* C$ touches C$1.1117 to the U.S. dollar
* Marks highest level in over a month
* Some speculation of M&A-linked flows
* Bond prices skid as equities get boost (Recasts)
By Frank Pingue
TORONTO, July 15 (Reuters) - Canada’s currency vaulted to its highest level in more than a month versus the U.S. dollar on Wednesday, helped by improved hopes for a global economic recovery and equity-market rally that fueled risk appetite.
Late in Wednesday’s session the Canadian dollar rose as high as C$1.1117 to the U.S. dollar, or 89.95 U.S. cents. That marked its highest level since June 12 and lifted it further above the seven-week low it tumbled to last week.
While the rise came alongside meaty gains in North American equities and higher prices for major Canadian exports like oil and gold, some market experts felt there could be more behind the latest move in the domestic currency.
“You have to guess that there is some deal going though, whether it’s an M&A related deal or whether it’s a one-off or something,” said Steve Butler, director of foreign exchange trading at Scotia Capital.
“There’s definitely been a little more force than just equities rallying and the world being a safer place because Canada has been such a monster outperformer this week.”
At 2:30 p.m. (1830 GMT), the Canadian unit was at C$1.1135 to the U.S. dollar, or 89.81 U.S. cents, up from C$1.1360 to the U.S. dollar, or 88.03 U.S. cents, at Tuesday’s close.
That puts the domestic currency up 4.6 percent this week over the Bank of Canada closing level provided on Friday.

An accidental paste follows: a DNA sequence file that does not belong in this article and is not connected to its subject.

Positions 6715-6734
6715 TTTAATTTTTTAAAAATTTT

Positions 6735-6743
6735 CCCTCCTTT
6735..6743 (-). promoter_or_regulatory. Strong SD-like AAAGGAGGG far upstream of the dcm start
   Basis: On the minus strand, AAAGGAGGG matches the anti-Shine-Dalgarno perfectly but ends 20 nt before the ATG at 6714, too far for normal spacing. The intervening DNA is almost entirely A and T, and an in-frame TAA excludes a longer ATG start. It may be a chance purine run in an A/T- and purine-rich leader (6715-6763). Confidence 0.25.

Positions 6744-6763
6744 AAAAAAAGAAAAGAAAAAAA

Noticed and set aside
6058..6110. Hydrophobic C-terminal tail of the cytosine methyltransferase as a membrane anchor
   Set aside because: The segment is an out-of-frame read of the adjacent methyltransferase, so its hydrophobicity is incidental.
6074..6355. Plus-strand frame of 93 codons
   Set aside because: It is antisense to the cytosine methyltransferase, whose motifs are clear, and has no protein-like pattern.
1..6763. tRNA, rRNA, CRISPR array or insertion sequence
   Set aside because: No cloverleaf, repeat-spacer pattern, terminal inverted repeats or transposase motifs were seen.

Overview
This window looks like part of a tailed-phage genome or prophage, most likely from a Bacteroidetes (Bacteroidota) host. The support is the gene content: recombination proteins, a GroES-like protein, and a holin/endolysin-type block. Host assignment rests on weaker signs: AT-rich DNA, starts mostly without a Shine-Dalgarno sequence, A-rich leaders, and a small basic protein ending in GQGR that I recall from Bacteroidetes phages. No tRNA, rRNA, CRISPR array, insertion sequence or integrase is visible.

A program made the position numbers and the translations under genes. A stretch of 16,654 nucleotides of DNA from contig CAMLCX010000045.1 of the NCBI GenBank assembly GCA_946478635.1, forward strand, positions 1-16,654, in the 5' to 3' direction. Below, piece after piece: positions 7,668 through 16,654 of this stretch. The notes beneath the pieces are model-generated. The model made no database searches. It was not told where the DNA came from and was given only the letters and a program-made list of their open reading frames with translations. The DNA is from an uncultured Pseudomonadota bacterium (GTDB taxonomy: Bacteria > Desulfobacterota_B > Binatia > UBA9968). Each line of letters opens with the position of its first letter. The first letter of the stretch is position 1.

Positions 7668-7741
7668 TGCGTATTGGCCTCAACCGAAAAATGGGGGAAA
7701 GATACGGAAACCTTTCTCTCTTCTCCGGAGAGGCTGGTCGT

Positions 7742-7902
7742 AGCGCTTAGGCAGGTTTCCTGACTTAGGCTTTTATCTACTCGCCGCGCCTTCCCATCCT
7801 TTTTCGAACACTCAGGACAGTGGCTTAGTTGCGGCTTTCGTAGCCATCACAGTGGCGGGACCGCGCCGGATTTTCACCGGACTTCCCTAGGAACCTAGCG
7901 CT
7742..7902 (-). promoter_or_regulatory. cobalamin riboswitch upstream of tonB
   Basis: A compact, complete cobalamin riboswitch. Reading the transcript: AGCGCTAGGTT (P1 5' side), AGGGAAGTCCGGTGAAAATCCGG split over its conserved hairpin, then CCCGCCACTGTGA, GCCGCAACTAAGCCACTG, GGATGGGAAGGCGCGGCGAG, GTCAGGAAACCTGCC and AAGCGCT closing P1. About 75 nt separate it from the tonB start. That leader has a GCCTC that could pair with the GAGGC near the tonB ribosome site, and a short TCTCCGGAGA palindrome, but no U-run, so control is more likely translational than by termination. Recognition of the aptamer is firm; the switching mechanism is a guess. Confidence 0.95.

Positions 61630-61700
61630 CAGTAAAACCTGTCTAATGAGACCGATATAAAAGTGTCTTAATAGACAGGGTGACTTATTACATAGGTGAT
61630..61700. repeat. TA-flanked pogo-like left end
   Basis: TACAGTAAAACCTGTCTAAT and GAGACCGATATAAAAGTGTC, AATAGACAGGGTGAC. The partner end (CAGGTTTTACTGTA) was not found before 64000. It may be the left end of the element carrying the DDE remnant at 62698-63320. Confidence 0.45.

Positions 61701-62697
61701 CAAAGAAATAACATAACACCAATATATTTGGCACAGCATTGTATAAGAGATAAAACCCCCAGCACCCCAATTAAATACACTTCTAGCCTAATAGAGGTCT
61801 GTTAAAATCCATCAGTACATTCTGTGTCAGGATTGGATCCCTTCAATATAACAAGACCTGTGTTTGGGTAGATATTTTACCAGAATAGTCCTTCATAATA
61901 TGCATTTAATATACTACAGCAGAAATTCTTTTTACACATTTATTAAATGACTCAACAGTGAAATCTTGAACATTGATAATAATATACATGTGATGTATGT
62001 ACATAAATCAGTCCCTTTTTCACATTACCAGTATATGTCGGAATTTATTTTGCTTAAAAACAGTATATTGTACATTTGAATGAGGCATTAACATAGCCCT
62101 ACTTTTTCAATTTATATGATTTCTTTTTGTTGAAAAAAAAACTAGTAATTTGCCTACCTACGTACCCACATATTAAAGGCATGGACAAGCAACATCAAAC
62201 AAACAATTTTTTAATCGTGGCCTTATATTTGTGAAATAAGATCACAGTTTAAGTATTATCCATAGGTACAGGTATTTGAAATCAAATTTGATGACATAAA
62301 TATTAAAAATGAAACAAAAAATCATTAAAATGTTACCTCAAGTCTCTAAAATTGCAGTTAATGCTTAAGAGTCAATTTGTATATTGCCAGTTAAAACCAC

Also helping to buoy the Canadian dollar was increased optimism about a global recovery after the U.S. Federal Reserve said in minutes from its June meeting that the U.S. recession was coming to an end. [ID:nWEQ001205]
A healthy global economy would likely mean more demand for the commodities that Canada is a key exporter of. Oil prices were up 3 percent while gold hit a two-week high.
The Canadian dollar shrugged off a report that showed factory sales in Canada fell in May to the lowest level in almost 11 years, putting the economy on track for a sharp contraction in the second quarter. [ID:nN15446129]
Earlier this week a pair of surveys from the Bank of Canada showed businesses are more hopeful about their economic future while lenders are tightening credit conditions at a lesser rate than in previous quarters. The reports reinforce other data suggesting the recession may have hit bottom. [ID:nN13381629]
BONDS PINNED LOWER
Canadian bond prices were lower across the curve as upbeat corporate earnings out of the United States lent a bid to North American stocks and sapped demand for more secure government debt.
The Toronto Stock Exchange’s key index was up more than 2 percent, taking its cue from the bigger U.S. markets on the heels on Tuesday’s solid results and outlook from Intel Corp (INTC.O), [ID:nN14260734]
The two-year Canada bond was down 4 Canadian cents at C$99.99 to yield 1.255 percent, while the 10-year bond retreated 60 Canadian cents to C$102.00 to yield 3.508 percent.
The 30-year bond fell 85 Canadian cents to C$116.05 to yield 4.035 percent. In the United States, the 30-year Treasury bond yielded 4.456 percent. (Editing by Jeffrey Hodgson)